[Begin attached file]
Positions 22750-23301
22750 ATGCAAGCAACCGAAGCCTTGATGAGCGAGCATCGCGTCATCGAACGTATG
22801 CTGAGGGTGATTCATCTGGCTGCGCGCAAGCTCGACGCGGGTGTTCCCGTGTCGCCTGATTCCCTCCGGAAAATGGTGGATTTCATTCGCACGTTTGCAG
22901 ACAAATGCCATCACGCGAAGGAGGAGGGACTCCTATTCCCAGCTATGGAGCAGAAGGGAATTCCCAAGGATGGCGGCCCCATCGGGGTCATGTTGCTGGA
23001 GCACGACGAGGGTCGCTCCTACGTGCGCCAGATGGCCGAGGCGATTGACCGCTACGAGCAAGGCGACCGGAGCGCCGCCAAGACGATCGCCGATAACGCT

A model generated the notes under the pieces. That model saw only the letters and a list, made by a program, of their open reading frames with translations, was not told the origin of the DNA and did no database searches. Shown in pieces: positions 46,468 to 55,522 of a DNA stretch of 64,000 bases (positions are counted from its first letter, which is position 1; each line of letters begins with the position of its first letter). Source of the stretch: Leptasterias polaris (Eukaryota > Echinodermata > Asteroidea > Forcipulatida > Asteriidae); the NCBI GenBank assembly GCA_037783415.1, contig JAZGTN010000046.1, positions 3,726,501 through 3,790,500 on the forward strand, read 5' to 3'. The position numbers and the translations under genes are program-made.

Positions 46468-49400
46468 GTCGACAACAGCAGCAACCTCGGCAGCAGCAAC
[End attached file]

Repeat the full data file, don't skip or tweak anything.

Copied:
Positions 22750-23301
22750 ATGCAAGCAACCGAAGCCTTGATGAGCGAGCATCGCGTCATCGAACGTATG
22801 CTGAGGGTGATTCATCTGGCTGCGCGCAAGCTCGACGCGGGTGTTCCCGTGTCGCCTGATTCCCTCCGGAAAATGGTGGATTTCATTCGCACGTTTGCAG
22901 ACAAATGCCATCACGCGAAGGAGGAGGGACTCCTATTCCCAGCTATGGAGCAGAAGGGAATTCCCAAGGATGGCGGCCCCATCGGGGTCATGTTGCTGGA
23001 GCACGACGAGGGTCGCTCCTACGTGCGCCAGATGGCCGAGGCGATTGACCGCTACGAGCAAGGCGACCGGAGCGCCGCCAAGACGATCGCCGATAACGCT

A model generated the notes under the pieces. That model saw only the letters and a list, made by a program, of their open reading frames with translations, was not told the origin of the DNA and did no database searches. Shown in pieces: positions 46,468 to 55,522 of a DNA stretch of 64,000 bases (positions are counted from its first letter, which is position 1; each line of letters begins with the position of its first letter). Source of the stretch: Leptasterias polaris (Eukaryota > Echinodermata > Asteroidea > Forcipulatida > Asteriidae); the NCBI GenBank assembly GCA_037783415.1, contig JAZGTN010000046.1, positions 3,726,501 through 3,790,500 on the forward strand, read 5' to 3'. The position numbers and the translations under genes are program-made.

Positions 46468-49400
46468 GTCGACAACAGCAGCAACCTCGGCAGCAGCAAC